The nearby, giant radio galaxy M87 hosts a supermassive black hole (BH) and is well-known for its bright jet dominating the spectrum over ten orders of magnitude in frequency. Due to its proximity, jet prominence, and the large black hole mass, M87 is the best laboratory for investigating the formation, acceleration, and collimation of relativistic jets. A research team led by Silke Britzen from the Max Planck Institute for Radio Astronomy in Bonn, Germany, has found strong indication for turbulent processes connecting the accretion disk and the jet of that galaxy providing insights into the longstanding problem of the origin of astrophysical jets.

Supermassive black holes form some of the most enigmatic phenomena in astrophysics. Their enormous energy output is supposed to be generated by the...

Im Focus: A Quantum Low Pass for Photons

Physicists in Garching observe novel quantum effect that limits the number of emitted photons.

The probability to find a certain number of photons inside a laser pulse usually corresponds to a classical distribution of independent events, the so-called...

Im Focus: Microprocessors based on a layer of just three atoms

Microprocessors based on atomically thin materials hold the promise of the evolution of traditional processors as well as new applications in the field of flexible electronics. Now, a TU Wien research team led by Thomas Müller has made a breakthrough in this field as part of an ongoing research project.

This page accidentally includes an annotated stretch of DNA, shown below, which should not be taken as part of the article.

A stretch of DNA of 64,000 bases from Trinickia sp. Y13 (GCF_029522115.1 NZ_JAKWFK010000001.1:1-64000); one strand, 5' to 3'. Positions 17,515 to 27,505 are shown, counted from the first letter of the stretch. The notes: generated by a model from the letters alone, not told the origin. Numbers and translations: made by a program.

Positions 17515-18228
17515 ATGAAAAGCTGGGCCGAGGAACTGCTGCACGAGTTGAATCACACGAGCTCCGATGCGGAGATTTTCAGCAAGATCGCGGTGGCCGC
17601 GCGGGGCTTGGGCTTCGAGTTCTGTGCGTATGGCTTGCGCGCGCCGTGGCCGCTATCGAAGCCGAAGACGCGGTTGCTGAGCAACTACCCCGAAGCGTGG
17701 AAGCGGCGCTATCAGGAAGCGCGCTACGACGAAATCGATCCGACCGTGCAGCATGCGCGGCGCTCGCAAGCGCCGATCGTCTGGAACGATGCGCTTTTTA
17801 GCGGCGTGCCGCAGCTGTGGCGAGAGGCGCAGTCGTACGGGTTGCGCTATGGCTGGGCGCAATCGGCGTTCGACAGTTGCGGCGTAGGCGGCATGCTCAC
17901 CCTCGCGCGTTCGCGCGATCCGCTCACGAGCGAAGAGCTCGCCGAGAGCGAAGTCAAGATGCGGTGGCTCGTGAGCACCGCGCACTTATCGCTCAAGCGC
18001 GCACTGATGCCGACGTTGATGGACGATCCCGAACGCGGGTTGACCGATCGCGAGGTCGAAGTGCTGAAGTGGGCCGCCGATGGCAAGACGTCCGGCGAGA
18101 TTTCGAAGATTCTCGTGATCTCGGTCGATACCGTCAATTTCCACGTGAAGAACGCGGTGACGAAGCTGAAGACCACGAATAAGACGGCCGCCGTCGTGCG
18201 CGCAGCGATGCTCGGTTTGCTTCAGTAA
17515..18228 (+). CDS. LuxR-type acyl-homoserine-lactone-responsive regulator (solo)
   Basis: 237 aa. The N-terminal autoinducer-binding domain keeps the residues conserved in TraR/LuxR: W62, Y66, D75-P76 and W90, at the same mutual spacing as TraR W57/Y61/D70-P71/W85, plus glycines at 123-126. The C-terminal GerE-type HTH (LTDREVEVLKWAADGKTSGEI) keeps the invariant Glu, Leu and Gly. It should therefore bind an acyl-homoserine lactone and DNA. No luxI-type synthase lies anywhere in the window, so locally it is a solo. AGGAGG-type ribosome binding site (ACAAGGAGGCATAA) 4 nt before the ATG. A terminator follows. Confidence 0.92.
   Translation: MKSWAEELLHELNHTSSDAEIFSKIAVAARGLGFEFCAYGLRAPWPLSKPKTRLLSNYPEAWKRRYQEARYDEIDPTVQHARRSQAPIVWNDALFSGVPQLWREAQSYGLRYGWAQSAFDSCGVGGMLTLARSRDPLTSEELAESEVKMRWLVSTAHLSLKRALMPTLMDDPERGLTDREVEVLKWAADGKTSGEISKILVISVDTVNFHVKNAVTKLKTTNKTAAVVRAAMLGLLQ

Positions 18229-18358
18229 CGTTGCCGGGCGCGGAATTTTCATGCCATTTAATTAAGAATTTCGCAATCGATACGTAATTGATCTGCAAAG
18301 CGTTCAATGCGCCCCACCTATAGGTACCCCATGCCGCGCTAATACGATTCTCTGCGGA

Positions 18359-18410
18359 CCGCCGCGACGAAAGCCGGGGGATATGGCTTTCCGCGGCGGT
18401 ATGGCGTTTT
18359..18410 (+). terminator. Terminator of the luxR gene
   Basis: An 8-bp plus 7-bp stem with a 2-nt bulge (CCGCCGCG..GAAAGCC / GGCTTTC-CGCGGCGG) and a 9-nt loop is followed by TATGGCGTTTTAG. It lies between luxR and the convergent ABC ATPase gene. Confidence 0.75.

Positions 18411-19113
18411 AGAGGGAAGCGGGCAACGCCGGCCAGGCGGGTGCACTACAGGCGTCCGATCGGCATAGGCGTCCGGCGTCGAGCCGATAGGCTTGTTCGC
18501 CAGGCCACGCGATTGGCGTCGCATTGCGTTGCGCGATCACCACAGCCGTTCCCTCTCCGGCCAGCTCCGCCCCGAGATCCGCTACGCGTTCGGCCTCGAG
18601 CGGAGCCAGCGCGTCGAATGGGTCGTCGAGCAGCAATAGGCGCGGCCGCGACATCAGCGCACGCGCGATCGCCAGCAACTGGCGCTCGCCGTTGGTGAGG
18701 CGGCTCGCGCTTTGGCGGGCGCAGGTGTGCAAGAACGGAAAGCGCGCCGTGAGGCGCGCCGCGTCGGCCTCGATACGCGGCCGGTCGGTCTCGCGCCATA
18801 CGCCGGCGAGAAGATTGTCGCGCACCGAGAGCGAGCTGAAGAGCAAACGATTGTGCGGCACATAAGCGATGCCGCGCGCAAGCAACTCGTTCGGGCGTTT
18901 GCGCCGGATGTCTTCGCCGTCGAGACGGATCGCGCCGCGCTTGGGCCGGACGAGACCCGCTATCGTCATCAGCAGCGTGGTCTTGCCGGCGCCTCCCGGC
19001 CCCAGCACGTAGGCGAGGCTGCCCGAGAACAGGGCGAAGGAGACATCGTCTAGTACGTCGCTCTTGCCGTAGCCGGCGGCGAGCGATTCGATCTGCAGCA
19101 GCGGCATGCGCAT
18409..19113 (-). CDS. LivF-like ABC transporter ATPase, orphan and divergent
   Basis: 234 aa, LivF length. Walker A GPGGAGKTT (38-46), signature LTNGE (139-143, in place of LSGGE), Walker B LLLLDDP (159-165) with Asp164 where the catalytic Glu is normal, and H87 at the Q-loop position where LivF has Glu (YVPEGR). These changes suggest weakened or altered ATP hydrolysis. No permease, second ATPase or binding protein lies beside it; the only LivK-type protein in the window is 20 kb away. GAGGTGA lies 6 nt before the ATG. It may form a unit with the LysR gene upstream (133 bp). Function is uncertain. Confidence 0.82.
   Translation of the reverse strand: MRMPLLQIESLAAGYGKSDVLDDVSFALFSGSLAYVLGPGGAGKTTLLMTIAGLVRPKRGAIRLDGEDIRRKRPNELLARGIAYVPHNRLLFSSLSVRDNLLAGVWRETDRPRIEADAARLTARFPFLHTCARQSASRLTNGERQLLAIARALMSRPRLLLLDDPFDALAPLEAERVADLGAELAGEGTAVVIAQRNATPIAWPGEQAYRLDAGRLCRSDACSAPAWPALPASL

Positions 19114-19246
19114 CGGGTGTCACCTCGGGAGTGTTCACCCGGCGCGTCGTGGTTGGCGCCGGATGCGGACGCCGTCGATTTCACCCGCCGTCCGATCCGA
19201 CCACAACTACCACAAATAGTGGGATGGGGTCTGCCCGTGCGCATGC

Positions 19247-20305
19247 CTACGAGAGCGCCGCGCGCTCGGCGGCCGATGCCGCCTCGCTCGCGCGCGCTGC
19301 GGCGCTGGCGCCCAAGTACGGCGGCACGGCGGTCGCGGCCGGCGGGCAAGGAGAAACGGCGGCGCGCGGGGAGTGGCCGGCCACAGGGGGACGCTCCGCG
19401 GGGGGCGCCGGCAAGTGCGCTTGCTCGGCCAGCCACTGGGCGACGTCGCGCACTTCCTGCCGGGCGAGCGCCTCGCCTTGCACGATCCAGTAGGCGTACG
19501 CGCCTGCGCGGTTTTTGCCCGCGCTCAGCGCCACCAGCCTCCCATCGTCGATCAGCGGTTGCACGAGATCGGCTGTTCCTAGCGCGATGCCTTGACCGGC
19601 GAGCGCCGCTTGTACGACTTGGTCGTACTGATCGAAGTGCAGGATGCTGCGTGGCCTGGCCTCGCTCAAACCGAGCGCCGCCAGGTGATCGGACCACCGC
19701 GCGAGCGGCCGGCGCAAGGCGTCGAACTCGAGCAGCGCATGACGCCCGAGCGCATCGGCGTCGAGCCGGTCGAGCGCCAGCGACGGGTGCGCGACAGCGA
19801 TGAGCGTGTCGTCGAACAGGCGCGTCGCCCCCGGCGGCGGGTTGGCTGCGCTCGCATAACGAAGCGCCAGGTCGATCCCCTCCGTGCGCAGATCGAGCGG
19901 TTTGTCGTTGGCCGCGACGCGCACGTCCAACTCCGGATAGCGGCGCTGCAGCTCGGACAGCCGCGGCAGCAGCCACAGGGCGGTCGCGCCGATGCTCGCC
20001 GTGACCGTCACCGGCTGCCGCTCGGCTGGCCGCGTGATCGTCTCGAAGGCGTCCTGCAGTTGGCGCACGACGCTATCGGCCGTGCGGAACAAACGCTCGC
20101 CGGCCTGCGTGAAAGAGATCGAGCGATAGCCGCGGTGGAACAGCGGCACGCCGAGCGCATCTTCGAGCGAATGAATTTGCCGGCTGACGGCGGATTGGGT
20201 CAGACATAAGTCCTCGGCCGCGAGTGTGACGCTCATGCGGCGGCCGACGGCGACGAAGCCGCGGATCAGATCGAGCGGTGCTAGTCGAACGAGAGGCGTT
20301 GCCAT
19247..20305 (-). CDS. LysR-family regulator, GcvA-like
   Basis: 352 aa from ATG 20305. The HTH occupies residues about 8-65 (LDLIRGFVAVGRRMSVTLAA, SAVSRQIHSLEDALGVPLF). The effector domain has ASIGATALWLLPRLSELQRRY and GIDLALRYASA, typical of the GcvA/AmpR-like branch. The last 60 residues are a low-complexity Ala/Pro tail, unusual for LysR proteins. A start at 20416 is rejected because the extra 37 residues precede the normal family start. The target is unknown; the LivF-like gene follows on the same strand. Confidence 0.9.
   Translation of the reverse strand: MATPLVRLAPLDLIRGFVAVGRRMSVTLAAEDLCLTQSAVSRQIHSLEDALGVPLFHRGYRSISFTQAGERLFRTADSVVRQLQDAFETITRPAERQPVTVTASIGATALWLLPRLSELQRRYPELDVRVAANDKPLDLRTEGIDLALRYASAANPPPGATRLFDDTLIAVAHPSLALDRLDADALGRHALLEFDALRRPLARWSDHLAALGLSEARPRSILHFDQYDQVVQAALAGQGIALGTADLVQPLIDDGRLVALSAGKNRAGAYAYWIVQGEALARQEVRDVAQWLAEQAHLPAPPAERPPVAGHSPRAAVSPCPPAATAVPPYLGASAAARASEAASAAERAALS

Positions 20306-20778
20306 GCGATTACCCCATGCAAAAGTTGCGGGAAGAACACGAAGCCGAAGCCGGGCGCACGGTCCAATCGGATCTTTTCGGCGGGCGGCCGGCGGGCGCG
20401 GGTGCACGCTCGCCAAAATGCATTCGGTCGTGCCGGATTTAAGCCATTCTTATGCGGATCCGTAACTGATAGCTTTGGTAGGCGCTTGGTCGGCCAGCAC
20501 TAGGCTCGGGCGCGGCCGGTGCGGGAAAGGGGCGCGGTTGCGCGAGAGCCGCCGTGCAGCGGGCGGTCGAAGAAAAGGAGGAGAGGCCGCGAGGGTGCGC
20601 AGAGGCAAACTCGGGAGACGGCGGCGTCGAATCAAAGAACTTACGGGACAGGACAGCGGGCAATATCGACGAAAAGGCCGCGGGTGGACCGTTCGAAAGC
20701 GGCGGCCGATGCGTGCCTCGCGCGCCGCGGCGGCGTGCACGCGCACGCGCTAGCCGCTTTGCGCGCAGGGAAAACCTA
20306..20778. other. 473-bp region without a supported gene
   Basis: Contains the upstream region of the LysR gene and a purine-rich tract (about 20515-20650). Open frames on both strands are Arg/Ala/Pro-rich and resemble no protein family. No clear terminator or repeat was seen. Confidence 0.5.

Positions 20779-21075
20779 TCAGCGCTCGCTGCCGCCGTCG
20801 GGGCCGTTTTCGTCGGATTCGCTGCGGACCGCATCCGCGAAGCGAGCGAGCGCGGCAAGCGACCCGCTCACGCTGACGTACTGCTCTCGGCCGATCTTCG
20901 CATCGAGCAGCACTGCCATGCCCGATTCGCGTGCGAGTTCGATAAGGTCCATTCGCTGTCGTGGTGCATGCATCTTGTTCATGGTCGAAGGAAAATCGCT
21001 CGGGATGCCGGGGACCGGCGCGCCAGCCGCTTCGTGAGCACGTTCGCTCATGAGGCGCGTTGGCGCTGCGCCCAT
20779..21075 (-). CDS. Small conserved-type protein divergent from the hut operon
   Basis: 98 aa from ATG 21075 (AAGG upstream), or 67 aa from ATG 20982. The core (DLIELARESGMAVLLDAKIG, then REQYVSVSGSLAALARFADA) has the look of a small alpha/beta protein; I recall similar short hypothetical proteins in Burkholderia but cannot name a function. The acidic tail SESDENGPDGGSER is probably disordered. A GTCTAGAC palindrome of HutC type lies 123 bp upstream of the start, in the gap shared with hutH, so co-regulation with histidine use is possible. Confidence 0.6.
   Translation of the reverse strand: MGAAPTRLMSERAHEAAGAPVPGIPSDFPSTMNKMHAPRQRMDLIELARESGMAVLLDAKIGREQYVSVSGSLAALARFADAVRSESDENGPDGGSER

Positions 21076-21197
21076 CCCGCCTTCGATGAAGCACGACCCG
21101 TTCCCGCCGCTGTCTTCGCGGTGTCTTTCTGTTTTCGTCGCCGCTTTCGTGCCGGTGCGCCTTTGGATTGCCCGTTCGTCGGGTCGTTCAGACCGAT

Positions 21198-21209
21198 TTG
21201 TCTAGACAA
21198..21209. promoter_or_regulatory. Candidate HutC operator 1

Two-dimensional materials, or 2D materials for short, are extremely versatile, although – or often more precisely because – they are made up of just one or a...

All Focus news of the innovation-report >>>

Anzeige

Anzeige

Event News

Fighting drug resistant tuberculosis – InfectoGnostics meets MYCO-NET² partners in Peru

28.04.2017 | Event News

Expert meeting “Health Business Connect” will connect international medical technology companies

20.04.2017 | Event News

Wenn der Computer das Gehirn austrickst

18.04.2017 | Event News

 
Latest News

Wireless power can drive tiny electronic devices in the GI tract

28.04.2017 | Medical Engineering

Ice cave in Transylvania yields window into region's past

28.04.2017 | Earth Sciences

Nose2Brain – Better Therapy for Multiple Sclerosis

28.04.2017 | Life Sciences

VideoLinks
B2B-VideoLinks
More VideoLinks >>>